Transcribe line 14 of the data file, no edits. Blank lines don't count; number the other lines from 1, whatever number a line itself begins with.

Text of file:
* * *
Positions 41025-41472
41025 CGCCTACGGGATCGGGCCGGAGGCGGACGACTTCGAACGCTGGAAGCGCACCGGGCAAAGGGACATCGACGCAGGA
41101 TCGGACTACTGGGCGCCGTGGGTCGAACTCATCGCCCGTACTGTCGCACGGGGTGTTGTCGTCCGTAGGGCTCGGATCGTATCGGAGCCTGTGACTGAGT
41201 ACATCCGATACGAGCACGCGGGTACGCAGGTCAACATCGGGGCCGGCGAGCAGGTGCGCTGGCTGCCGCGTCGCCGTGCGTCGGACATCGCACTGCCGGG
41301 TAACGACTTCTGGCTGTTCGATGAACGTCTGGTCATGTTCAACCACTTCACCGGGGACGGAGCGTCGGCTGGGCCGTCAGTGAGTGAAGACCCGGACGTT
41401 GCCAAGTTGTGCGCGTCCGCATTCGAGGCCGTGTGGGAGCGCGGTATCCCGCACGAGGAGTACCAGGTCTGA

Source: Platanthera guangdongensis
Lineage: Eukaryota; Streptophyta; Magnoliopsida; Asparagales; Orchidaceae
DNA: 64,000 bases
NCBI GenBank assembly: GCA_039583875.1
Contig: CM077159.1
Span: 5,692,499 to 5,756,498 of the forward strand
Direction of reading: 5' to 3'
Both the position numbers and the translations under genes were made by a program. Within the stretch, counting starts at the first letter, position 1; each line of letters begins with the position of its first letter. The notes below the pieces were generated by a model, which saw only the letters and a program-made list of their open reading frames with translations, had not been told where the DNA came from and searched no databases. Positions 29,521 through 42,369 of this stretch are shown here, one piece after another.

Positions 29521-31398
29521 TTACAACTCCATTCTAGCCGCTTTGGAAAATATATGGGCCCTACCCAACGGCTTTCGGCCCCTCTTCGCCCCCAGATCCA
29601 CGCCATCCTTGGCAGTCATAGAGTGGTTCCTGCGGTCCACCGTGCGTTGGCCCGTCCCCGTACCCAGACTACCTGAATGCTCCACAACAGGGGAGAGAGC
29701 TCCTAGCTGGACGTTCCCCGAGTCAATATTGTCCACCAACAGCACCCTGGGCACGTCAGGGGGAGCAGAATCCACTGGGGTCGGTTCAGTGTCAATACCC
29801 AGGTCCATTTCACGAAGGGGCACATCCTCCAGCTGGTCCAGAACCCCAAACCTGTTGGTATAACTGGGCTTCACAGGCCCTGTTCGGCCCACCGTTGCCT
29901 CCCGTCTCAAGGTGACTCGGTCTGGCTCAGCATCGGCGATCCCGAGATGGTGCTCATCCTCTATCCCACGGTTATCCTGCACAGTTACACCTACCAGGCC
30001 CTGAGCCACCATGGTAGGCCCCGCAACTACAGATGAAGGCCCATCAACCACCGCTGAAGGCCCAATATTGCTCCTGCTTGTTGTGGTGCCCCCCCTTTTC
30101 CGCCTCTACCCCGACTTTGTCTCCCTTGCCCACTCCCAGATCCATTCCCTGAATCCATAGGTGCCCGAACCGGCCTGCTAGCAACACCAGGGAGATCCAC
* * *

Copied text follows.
Both the position numbers and the translations under genes were made by a program. Within the stretch, counting starts at the first letter, position 1; each line of letters begins with the position of its first letter. The notes below the pieces were generated by a model, which saw only the letters and a program-made list of their open reading frames with translations, had not been told where the DNA came from and searched no databases. Positions 29,521 through 42,369 of this stretch are shown here, one piece after another.